Planning Permission for Shelters, Stables and Barns – All You Need to Know

Planning Permission: It’s the phrase that fills most aspiring yard owners with terror; ‘planning permission’. Visions of year-long battles with your local council with virtually no progress made will make anyone feel demotivated, but we’re here to tell you all you need to know about the not-as-complicated-as-it-sounds process. 

Whether your yard needs a few more stables to fit more liveries or you’re after a field shelter to keep your horse dry and warm over winter, planning permission is the first step.

Planning permission depends on the location of the building and the intended use – not the size. A small stable for your 12hh pony is just as likely to need planning permission as your 3 horse field shelter, and it’s up to you to contact the council before investing time and money into working on your yard. 

When do you need planning permission? 

Planning permission will be needed for: 

  • Putting up a new building
  • Adding an extension to a building
  • Changing the use of the building

So whether you are putting up a stable in your back garden, or you’re expanding your livery yard to accommodate more horses – you will need planning permission. 

What is Planning Permission there for? 

Planning permission is about external appearance, use and positioning of a building. It’s there to ensure the building won’t be a burden on your neighbours or the surrounding area, as well as making sure the building is safe. The council will assess the impact the building will have on local facilities such as roads, and lay out restrictions on what the building can be used for. 

What Equestrian Buildings and Facilities Require Planning Permission?

Unfortunately, most of them! You will need planning permission for stables, shelters (if they aren’t mobile), horse walkers, a new arena or solarium, and a concrete hardstanding area. There are a few exceptions to the rule (as you will see below) but if you are unsure, get in touch with the council for advice. 

When do you not need planning permission? 

Temporary stables and field shelters often don’t need planning permission, and this is why a mobile field shelter or stable block is so appealing to many equestrians.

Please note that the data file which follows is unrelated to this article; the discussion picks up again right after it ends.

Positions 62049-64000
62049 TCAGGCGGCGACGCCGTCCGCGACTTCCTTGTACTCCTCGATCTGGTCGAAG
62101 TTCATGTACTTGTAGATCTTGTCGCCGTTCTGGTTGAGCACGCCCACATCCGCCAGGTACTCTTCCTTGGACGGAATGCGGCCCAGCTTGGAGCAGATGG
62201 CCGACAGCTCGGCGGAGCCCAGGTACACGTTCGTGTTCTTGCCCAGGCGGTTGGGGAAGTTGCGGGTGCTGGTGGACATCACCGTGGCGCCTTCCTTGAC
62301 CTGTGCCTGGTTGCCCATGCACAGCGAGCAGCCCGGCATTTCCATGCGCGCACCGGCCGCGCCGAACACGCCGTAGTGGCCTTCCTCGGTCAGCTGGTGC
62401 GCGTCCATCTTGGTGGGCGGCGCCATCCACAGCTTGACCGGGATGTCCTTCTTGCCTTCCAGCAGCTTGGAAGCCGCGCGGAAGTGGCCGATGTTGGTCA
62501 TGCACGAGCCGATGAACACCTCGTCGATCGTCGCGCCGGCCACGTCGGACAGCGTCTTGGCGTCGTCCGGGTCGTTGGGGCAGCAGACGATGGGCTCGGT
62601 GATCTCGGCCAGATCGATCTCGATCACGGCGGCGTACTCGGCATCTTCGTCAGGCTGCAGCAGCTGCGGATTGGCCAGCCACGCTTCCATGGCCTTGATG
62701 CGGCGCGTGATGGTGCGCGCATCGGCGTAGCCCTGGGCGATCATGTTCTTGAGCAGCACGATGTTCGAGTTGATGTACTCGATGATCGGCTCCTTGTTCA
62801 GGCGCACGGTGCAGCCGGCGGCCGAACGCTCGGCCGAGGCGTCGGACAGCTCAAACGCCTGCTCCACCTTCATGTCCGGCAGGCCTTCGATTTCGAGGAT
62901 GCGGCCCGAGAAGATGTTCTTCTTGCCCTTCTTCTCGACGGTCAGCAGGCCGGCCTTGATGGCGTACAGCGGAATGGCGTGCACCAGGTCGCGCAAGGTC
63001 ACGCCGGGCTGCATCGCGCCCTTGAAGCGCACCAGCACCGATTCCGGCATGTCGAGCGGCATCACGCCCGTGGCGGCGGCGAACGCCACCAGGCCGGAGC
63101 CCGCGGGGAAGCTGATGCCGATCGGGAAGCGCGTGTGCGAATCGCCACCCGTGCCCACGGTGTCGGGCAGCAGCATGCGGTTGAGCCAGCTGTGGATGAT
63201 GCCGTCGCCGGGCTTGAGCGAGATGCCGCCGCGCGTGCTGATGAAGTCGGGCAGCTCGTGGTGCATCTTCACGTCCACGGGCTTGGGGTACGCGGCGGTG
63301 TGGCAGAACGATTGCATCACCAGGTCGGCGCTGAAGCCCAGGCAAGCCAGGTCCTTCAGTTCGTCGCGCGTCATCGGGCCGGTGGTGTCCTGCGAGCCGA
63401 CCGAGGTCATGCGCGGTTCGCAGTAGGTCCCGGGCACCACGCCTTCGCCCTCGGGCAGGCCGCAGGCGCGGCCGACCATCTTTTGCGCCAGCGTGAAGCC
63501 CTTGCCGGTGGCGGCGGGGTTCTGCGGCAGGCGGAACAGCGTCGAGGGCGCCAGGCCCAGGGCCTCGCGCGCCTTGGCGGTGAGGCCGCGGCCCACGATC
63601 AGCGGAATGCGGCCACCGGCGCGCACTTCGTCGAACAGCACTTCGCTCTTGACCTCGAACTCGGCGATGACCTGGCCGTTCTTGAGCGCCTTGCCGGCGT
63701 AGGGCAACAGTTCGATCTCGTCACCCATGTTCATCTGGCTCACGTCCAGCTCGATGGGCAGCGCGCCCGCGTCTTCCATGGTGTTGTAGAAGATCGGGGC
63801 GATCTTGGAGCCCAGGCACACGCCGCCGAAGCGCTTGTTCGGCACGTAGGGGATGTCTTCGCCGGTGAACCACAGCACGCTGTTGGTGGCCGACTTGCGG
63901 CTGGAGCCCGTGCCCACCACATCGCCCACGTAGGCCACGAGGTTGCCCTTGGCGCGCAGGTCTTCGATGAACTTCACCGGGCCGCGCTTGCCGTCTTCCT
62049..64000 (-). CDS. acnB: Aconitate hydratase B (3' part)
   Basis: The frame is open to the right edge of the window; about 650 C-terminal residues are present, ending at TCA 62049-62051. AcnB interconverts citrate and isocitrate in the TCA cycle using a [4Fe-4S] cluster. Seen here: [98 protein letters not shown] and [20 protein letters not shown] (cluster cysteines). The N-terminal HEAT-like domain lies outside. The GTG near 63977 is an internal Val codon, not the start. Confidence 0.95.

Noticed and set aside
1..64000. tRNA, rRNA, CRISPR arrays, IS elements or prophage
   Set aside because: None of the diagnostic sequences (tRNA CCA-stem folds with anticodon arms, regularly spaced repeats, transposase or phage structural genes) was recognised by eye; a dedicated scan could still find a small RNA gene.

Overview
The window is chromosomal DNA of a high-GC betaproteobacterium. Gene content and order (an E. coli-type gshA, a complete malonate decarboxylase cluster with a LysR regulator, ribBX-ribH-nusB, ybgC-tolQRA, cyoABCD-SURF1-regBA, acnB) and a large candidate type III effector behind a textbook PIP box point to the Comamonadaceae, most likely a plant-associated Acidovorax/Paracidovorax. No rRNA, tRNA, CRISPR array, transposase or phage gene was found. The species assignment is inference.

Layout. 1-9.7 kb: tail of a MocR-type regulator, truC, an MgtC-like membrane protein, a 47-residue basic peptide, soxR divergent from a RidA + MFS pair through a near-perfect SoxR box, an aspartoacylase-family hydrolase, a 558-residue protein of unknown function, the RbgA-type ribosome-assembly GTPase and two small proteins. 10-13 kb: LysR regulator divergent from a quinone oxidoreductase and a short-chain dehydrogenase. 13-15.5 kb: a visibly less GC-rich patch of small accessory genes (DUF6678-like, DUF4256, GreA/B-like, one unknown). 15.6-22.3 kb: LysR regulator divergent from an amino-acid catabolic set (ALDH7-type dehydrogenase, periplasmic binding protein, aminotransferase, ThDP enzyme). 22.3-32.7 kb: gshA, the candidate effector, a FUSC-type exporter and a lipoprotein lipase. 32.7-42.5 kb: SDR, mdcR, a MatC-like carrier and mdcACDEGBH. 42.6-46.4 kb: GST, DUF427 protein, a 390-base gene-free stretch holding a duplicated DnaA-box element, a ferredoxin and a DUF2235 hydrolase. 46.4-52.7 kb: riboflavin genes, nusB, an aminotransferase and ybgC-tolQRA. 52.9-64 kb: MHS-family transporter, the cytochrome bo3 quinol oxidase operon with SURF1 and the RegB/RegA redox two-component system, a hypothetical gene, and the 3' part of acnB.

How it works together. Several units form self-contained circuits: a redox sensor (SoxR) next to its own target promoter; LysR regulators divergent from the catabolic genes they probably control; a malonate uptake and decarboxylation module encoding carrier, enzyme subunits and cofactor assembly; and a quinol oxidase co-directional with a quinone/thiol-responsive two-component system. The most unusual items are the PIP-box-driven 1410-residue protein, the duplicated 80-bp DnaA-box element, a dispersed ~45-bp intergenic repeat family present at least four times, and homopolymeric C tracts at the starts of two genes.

For you to not need planning permission, your stable or shelter needs to qualify as a temporary building. This means that it: 

  • Must be in one specific location for less than 28 days
  • Be less than 100m squared
  • Take up no more than 25% of your land
  • Be at least 5m away from the boundary of your land

Of course, this means your field shelter or stable must be moved every 28 days, but this is a small price to pay for not having to deal with the hassle of planning consent. Our mobile field shelters and mobile stables are easy to maneuver using galvanised or timber skids. These are great quality and a popular addition to our standard field shelters and stables as, provided your building is moved every 28 days, they negate the need for planning permission. 

Denied Planning Permission 

It’s not all over just because your application was denied. While this is undeniably frustrating, it’s not a reason to give up completely. You have the right to appeal against the planning permission decision, and many people who are denied planning permission after their first application do finally get it later down the line. 

Top Tips for Planning Permission Applications

To secure planning permission, organisation is key. The process always takes far longer than you think, so don’t assume you’ll get planning permission in a few weeks and organise to have your shelter delivered and installed!

Discuss your plans with both the council and your neighbours as soon as you can. If it’s likely your neighbours will have concerns, you’ll need to acknowledge them and accommodate their concerns in your application. 

If possible, try to build a relationship with your planning officer – as they are the person responsible for the final decision. Hiring a consultant to liaise with your planning officer is a good idea, as they will have experience in this area. However, this will add to the cost. 

Above all, flexibility is key when it comes to getting planning permission for your stables or equestrian outbuildings. Be flexible in your design and building size if you can, as well as the location of your building.  

How to Apply

Got everything ready? Apply for planning permission by submitting a form online. Although it can feel a minefield and a never ending number of hoops to jump through – a little organisation will see you through. 

Our Buildings